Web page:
In the Ohio case, Sean Carter was convicted of the 1997 murder of his sixty-eight-year-old adoptive grandmother, Veader Prince, at her home in Farmington Township. His grandmother refused to allow him to live with her after he had been released from jail for theft. He raped, beat, and stabbed her eighteen times, and then stole money from her purse and drove away in her car. After he was convicted and given a death sentence, his appeals in state court failed, and he began a federal habeas challenge, claiming that his lawyer had been deficient in failing adequately to raise the issue of his mental competence.
His habeas challenge was denied in the federal district court, and he then appealed to the Sixth Circuit Court, which ruled that the habeas petition should not have been dismissed, but instead delayed until he had regained his competency. In doing so, the Circuit Court interpreted Rees v. Peyton as creating in death penalty cases a statutory right to competence during federal habeas proceedings. The statutory right, it said, existed in the federal law giving judges the authority to order competency hearings and hospitalization for mentally incompetent persons awaiting trial.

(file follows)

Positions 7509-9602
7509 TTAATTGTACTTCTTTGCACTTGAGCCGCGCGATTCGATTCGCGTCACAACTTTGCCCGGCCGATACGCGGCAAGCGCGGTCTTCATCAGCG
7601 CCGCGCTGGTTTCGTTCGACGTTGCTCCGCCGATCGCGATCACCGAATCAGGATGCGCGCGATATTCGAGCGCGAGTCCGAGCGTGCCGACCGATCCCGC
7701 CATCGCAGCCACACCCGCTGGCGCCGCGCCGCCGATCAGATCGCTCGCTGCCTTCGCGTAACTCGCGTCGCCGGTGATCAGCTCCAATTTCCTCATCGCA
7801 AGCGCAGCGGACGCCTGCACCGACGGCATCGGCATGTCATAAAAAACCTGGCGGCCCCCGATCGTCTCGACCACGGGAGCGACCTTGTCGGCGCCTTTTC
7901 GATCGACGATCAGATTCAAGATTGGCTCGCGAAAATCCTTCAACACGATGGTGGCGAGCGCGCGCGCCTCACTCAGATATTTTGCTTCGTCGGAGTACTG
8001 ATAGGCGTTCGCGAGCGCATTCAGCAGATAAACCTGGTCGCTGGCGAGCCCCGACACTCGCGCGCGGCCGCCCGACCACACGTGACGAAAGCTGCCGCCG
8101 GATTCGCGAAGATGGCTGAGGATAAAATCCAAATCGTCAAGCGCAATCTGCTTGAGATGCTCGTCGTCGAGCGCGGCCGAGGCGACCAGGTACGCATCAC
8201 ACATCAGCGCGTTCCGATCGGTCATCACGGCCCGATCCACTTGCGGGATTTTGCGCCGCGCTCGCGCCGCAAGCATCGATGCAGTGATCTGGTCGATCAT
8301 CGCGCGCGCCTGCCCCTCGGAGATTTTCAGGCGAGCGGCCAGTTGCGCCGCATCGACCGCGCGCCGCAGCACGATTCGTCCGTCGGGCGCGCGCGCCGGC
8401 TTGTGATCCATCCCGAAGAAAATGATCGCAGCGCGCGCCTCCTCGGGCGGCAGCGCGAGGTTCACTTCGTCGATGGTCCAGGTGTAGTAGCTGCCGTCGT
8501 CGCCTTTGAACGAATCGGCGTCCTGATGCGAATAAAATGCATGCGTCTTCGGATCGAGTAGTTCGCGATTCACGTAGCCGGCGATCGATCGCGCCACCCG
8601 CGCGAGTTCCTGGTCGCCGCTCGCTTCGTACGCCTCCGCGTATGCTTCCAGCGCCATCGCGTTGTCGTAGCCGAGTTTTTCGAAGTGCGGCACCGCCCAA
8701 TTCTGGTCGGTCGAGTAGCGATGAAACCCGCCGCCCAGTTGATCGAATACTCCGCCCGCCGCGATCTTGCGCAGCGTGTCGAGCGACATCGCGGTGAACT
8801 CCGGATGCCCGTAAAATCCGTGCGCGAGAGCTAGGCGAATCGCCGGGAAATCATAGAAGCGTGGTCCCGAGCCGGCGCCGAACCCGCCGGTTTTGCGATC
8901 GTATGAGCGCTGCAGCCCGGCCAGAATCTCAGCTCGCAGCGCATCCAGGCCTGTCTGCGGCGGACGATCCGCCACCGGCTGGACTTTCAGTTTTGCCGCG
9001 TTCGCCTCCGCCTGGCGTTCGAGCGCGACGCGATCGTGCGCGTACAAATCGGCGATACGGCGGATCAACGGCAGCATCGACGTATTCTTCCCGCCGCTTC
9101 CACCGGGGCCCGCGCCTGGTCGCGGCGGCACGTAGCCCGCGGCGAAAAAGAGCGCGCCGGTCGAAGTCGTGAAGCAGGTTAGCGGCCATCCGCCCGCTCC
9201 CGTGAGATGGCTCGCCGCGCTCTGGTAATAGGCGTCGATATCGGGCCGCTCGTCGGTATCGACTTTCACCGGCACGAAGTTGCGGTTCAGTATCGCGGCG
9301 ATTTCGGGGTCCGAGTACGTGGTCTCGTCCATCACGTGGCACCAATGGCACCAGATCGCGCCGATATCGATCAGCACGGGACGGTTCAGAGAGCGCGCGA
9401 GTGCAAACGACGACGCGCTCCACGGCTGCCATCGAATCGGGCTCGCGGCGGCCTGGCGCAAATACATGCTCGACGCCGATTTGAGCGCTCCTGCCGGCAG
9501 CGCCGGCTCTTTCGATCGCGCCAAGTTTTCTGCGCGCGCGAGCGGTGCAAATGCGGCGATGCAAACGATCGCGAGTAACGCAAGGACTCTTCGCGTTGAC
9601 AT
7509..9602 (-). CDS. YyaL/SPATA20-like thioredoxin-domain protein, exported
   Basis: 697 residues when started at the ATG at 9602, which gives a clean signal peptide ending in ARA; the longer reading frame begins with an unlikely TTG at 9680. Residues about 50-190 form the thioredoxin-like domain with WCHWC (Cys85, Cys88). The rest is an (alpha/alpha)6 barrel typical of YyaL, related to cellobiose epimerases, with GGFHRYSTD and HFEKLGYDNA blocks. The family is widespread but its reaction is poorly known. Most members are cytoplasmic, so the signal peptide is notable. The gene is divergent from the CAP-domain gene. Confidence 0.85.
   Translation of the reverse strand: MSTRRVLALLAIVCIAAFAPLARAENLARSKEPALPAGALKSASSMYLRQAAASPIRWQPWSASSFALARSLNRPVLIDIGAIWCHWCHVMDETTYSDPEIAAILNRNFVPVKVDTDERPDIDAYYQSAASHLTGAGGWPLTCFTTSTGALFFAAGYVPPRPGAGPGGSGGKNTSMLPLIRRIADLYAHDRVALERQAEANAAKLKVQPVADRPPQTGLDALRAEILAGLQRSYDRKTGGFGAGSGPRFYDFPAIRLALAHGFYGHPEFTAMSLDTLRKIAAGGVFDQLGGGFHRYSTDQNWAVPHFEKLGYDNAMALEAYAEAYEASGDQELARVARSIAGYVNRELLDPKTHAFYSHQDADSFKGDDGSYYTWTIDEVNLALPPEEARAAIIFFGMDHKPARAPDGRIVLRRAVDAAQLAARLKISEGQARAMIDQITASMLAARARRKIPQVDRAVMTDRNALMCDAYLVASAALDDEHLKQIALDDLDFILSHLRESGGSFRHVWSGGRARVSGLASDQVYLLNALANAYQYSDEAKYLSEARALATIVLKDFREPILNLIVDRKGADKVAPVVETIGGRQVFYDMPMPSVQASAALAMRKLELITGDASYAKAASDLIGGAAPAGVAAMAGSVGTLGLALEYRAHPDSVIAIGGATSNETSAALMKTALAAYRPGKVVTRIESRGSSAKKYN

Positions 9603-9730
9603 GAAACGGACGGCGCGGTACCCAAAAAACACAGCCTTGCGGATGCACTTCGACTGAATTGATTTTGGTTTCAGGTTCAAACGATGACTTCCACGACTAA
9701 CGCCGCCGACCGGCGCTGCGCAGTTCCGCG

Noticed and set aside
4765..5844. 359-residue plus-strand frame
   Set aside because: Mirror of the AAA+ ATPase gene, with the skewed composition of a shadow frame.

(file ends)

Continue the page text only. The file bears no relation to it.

Appealing the case to the Supreme Court, Ohio officials argued that there is no right to competence in habeas proceedings, and no related right to delay until competency is restored — especially in cases where the only issues in habeas are legal matters or factual issues that are contained in a state court record, since those circumstances would not require the convicted individual to communicate with his lawyer. State officials, the petition argued, have a right to have federal habeas challenges in their state cases proceed to a decision, and any delays in such proceedings will simply encourage other inmates to raise competency issues in order to obtain delays.